The M DCT gearbox, the only transmission on offer at the circuit, did not let me down, it was sharp and fantastically quick. The option of having the DCT on the circuit was something I thought would detract from the experience, but through such high speed bends and tremendous elevation changes it allowed me to focus and attempt to master the track. Over the undulations and compressions of the frantically quick circuit the car had me gleaming with joy, it is so controllable, the steering is very quick but not once did aggressive direction changes upset the car. The traction is immense, coming out of the last corner in 2nd gear you can be fairly liberal with the power without the tail stepping out, the differential does a great job to keep you pointing in the right direction under harsh acceleration. Many were surprised to see that carbon ceramic brakes were not on offer but the traditional brakes, taken from the M3/4, never had me thinking that I needed more. The car is an absolute joy on circuit.
Following my three memorable sessions out on track, it was time to take the M2 out onto the road to see if the glorious track experiences could be transferred to the road. Where the media were only given access to the M DCT on the track, the road test would only be with manual transmission cars. My initial impressions when leaving the circuit car park were that the clutch has weight to it but would not become tiresome. The gearshift was fairly short and felt sporty. The prescribed route took me over some of the most famous roads in America, not least the legendary Pacific Highway 1 that straddles the ocean and features some sensational viewing points along the way.
The roads surface was well maintained and the car felt just as poised and sharp as it did on track that morning. The downside, inevitably, was the firmness of the ride. If driving in places with sketchy road surfaces, such as the UK, I suspect the ride could become a little overbearing and there are no adjustable dampers available.
As a result of its astonishing views and natural beauty, the road was fairly busy and there were dozens of locals and tourists parked at the sides of the road to take in the majestic views. As I pulled over, to do the same, it was clear that the M2 is clearly a crowd pleaser. Reactions were very positive and many commented on just how good Long Beach Blue looked on the mini M car, the other options are black, a dark grey and white. The styling, to my eyes at least, is very impressive. The car looks taught and purposeful, the aggression levels are high but have not been taken too far.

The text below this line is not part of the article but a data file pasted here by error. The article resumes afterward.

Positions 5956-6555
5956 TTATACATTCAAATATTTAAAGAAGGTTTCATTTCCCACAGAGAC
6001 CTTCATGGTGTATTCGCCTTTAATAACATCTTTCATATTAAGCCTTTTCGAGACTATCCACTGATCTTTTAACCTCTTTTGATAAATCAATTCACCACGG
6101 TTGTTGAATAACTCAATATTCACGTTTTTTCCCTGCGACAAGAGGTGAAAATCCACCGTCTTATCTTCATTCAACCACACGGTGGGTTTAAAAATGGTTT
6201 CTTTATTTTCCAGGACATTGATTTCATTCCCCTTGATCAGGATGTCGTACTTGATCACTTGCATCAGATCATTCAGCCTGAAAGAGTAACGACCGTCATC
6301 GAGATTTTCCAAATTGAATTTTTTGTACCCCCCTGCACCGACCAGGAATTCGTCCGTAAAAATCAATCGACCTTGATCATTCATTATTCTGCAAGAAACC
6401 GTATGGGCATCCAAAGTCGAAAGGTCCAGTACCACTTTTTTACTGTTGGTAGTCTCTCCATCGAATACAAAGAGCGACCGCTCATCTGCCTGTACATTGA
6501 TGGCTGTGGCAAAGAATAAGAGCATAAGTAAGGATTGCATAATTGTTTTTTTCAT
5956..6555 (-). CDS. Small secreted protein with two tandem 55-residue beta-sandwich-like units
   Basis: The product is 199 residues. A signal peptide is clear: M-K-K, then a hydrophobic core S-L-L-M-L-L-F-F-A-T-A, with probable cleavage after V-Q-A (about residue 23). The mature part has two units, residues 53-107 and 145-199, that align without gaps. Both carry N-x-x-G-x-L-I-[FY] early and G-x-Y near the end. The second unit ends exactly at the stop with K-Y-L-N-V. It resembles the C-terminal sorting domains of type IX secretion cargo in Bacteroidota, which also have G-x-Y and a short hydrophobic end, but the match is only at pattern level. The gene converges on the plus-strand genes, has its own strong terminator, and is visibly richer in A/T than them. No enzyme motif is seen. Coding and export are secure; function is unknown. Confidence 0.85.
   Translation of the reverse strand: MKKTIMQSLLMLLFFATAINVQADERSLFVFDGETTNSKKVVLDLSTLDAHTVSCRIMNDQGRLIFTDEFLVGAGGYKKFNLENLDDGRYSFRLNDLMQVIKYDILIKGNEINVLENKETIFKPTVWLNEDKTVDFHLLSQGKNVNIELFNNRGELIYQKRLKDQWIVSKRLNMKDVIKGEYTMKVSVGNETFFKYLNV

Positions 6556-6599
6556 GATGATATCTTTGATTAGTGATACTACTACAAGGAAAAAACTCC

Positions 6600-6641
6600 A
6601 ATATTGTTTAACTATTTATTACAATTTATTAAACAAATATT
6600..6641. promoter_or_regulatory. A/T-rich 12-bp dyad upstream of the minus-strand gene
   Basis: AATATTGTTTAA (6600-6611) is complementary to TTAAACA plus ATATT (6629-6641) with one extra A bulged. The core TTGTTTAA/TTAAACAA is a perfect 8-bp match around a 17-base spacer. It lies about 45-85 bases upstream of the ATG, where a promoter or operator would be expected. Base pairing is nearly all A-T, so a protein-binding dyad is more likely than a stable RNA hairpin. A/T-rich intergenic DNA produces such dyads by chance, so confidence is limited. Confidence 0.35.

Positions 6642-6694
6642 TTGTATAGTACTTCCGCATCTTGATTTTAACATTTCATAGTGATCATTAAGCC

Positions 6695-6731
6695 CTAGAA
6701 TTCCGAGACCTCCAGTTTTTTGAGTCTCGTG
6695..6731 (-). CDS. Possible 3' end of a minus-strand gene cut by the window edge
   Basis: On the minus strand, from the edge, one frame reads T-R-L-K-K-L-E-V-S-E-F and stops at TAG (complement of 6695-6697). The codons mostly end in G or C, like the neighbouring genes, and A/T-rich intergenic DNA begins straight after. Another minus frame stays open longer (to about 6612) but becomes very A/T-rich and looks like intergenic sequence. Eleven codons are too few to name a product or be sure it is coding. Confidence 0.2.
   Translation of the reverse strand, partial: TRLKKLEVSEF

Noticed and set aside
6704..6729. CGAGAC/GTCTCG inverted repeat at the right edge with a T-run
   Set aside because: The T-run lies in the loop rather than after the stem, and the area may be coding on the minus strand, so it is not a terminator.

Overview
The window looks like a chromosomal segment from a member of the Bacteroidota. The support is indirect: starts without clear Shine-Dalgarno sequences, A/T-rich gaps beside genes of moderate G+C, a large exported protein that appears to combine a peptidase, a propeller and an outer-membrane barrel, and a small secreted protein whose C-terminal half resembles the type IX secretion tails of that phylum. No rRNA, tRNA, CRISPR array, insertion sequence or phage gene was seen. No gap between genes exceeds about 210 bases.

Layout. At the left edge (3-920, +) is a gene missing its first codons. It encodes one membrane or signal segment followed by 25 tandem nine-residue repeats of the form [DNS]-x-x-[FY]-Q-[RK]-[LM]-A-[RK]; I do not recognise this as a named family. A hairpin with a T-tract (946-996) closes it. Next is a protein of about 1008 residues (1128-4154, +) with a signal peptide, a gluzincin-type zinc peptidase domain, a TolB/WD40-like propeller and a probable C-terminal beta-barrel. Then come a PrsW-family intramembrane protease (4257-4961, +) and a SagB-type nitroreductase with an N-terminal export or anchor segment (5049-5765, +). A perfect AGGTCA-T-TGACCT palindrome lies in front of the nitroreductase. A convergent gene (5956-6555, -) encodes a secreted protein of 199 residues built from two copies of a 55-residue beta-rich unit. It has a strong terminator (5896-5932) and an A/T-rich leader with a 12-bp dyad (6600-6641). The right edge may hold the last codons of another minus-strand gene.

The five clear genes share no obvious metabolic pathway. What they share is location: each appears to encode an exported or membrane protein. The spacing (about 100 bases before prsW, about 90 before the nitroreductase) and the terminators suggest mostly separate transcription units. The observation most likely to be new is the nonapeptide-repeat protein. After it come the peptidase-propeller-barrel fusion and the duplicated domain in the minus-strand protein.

The BMW M2 was destined to be a brilliant car. The combination of its performance figures, drivetrain and styling all brought together in one compact sports coupe meant I went over to California with extremely high expectations. When asked for my first impressions by the BMW M team upon leaving the car after the first track session I struggled to string together a clumsy sentence that could convey just how good the car had felt.
When you consider competitors of the M2 you will likely think of three cars. The Porsche Cayman range can be linked in the context of its sportiness and handling, but in terms of practicality it cannot compete. The Mercedes-Benz A45 AMG and Audi RS3 may also spring to mind, but dynamically neither can compete with the M2 with its superior agility, rear wheel drive layout and the availability of a manual transmission. From a visual perspective I think the M2 certainly stands out from the competition.
The BMW M2 took my high expectations and blew them out of the water. That is not to say that it is perfect. As previously mentioned, I fear the ride may be a little taxing over longer journeys and the interior is certainly something that deserved more attention. Cover the carbon inserts and M badges and you could be in any other 1 or 2 Series model. These are points that I have had to think hard to make, but both were rendered irrelevant to me as I found an open section of California road and was able to enjoy the astonishing feeling of joy that this car delivers when you focus on breaking points and apexes.
The car is so inspiring, it yearns to be driven hard and never puts a foot wrong when you do. It seems I am not the only one that dreams to own such a car, run to your dealer and put the money down and you will have to wait to until 2017 to receive your M2. I am fortunate enough to know that it will be well worth the wait.